So I've pretty much wrapped up all my major posts I wanted to do about my Hong Kong trip (gosh, it's been almost a month now since I came back), but as usual I always have a few photos that I don't really feel warranted a full post but didn't want them to go to waste. So here's a special edition of Leftovers: Hong Kong style.
One night I had dinner with my uncle, and I let him do all the ordering because I wanted to see what he typically ate. We went to a restaurant near my hotel in Tsim Sha Tsui in the Kowloon side, and my uncle ordered a soup, a chicken dish, and two types of fish. (I like fish since it's healthier, so didn't mind getting two orders of it.) My favorite fish dish was this one above, which is a steamed Giant Grouper. I've never had grouper before, but what was so interesting about this preparation is that they left the skin on, and the skin seemed really thick, so it was kind of like eating sea cucumber, which is another delicacy. There actually didn't seem to be a lot of flesh, but that's why the skin preparation seemed so interesting so it gave you more to enjoy.
Yung Kee Restaurant is a venerable institution famous for its roasted goose. In Hong Kong, people prefer goose over duck, but they're prepared similar to the roasted ducks hanging in the windows around Chinatown in the States. My uncle and cousin and her family invited me to Yung Kee for lunch where we had to try the goose.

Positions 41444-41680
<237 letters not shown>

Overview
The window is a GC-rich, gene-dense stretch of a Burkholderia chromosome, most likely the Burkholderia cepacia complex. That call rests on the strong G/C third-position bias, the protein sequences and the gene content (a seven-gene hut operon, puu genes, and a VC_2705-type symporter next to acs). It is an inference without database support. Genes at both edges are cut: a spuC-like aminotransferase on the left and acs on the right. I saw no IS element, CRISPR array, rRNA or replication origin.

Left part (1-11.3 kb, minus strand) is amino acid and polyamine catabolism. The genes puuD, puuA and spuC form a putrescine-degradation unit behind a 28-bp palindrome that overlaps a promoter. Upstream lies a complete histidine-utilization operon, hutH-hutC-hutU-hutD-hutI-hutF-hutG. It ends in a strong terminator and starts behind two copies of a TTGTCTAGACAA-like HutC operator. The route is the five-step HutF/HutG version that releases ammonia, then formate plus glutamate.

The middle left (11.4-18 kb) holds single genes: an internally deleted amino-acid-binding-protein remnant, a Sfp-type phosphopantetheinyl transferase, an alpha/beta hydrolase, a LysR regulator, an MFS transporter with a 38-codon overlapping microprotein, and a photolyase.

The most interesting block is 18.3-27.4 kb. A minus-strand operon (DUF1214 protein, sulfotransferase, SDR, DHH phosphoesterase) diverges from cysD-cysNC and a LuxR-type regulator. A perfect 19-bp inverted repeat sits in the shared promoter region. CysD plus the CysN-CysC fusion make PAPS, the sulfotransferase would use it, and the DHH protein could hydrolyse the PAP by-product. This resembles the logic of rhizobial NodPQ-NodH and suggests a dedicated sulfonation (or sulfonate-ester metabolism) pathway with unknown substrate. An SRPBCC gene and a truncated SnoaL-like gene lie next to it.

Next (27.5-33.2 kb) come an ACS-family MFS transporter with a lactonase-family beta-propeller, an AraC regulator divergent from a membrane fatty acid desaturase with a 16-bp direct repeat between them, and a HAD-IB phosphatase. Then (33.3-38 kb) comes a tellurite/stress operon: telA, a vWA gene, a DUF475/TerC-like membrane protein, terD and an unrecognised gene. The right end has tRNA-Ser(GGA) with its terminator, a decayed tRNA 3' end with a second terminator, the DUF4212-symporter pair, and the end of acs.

Yung Kee is a beautiful restaurant with three floors, but is so popular there can be long waits. On the top floor, you can get a reservation if you know someone. So my cousin actually got a table by calling the secretary of an executive friend. We had an assortment of dim sum dishes, which included the 1,000-year-old eggs served with pickled ginger. This is a popular appetizer in Hong Kong. I typically will eat this preserved egg in jook (the rice porridge) but never alone like this. It was nice, and the ginger definitely helps. The goose was a beautiful large platter, even though it was just half a goose, but I have to say that while it was good, it tasted just like roasted duck. It didn't seem amazingly good, so not sure what's all the fuss about. But at least I can say I went to Hong Kong and had Yung Kee's roasted goose. (BTW, Yung Kee has a Michelin star because of its goose.)
I ate a lot of snacks from two popular bakeries, and one bakery sold this 1,000-year-old egg puff pastry. (Yeah, I was obsessed with the 1,000-year-0ld egg products.) This is a mini version of the puff pastry, and while the egg portion was a bit chewy, they had a ginger flavored paste along with it that I especially liked. I bought a few of these mini puff pastries to eat on the long plane ride home.
And, finally, you can't travel to Hong Kong without eating some danh tats, or egg custard tarts. These are the danh tats from Tai Cheong Bakery, one of the city's most famous bakeries known for these tarts. But my cousin says you can go to almost any bakeries and they'll probably have good tarts, and I believe that. In Hong Kong, the danh tats are made with two types of crusts, so when buying you have to specify if you want it with a flaky crust or a cookie crust. I'm a traditionalist, so I got the flaky crust. And OMG, these were sooo good. The crust lived up to the name, but it really was the silky custard that makes them famous. I wished I could eat more, but that was the thing about my days and nights in Hong Kong, they were going from one eating spot to another and snacks were hard to squeeze in.
So that's a wrap on my trip to Hong Kong. I hope you enjoyed looking at all the food pictures as much as I enjoyed eating them. I'm already plotting when I can go back to get a bowl of won ton and more danh tats!
Wednesday, May 11, 2011